A team of divers from Sidon has discovered the remains of what appears to be 11 ancient Greek ships thought to date from the third century B.C., a statement released by the group Tuesday said.
The team was led by Mohammad al-Sarji, head of the Lebanese Union of Professional Divers and director of the Sidon Diving Academy.
The ships were “probably involved in the campaign of Alexander the Great, who tried to enter and occupy the city of Tyre in 322 B.C. by building a road extending from the beach to the city walls of the island,” Sarji said, according to the Sidon Diving Academy statement.
Professor of archaeology at the Lebanese University Jaafar Fadlallah, who has been conducting research on the site, told The Daily Star how remains from the over 2,000-year-old boats could tell academics more about the circumstances of their destruction.
“The spread of broken pottery on the seafloor suggests that the goods were aboard a group of Greek ships on their way to the city of Tyre ... when a storm destroyed the boats and scattered their contents across the ocean floor,” Fadlallah said.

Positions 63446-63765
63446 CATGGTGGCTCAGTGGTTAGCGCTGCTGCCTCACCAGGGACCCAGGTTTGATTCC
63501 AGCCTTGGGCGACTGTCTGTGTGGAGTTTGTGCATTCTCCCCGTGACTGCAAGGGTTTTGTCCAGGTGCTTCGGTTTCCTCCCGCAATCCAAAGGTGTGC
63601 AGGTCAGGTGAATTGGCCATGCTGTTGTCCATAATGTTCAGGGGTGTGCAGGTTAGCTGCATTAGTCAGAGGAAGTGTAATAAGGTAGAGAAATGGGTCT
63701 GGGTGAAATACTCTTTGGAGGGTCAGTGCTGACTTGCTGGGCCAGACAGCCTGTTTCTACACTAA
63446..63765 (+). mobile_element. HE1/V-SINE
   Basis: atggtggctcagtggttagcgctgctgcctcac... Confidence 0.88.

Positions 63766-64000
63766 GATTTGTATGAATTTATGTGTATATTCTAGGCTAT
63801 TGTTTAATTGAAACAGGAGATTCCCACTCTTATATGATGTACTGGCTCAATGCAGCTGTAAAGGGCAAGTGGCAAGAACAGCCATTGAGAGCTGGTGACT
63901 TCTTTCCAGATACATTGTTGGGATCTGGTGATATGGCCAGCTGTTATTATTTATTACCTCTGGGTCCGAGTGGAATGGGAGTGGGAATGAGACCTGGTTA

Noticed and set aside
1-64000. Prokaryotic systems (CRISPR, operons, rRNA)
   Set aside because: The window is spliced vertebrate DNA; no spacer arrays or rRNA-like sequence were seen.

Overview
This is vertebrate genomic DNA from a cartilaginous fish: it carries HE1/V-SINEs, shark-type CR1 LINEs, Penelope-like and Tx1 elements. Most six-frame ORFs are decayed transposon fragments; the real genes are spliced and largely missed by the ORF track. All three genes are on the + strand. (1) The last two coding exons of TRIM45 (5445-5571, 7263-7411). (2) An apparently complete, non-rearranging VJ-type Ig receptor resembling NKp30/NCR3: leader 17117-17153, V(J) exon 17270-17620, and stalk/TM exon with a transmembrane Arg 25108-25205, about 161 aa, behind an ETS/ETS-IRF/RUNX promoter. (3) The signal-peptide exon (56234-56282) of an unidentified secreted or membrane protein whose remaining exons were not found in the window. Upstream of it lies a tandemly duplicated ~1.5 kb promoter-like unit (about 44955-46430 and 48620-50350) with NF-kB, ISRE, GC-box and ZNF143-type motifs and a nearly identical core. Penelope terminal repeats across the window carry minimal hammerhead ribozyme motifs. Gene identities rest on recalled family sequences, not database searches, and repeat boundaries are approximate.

“We know that the Greek ships traveled in groups of 11, and the quantity of pottery suggests this was a full group of ships.”
The main center of Tyre had been a heavily fortified island, forcing Alexander the Great to build a causeway allowing him to breach the fortifications after laying siege to the city for seven months.
Sarji expressed belief that the ships would have transported the stones required to create the road. The ships may have sunk due to the weight of the load combined with high waves and strong winds, he said.
“It is known that Alexander the Great besieged the island for several months, trying to storm it in many ways but without merit,” Sarji added.
“In the end, he built a road from the mainland to the island which arrived on the [city’s] southeast side. He broke down the walls, entered and destroyed the city completely and took its inhabitants captive.”
Fadlallah said exploration work had been underway on the site for three months but the excavation and documentation of items would take much longer.
“On land you can work whenever you want. But underwater, you can only work for periods of two hours at a time, so this work will take a long time,” he said.
Sarji called on the Directorate General of Antiquities to begin work excavating the site and documenting the finds.
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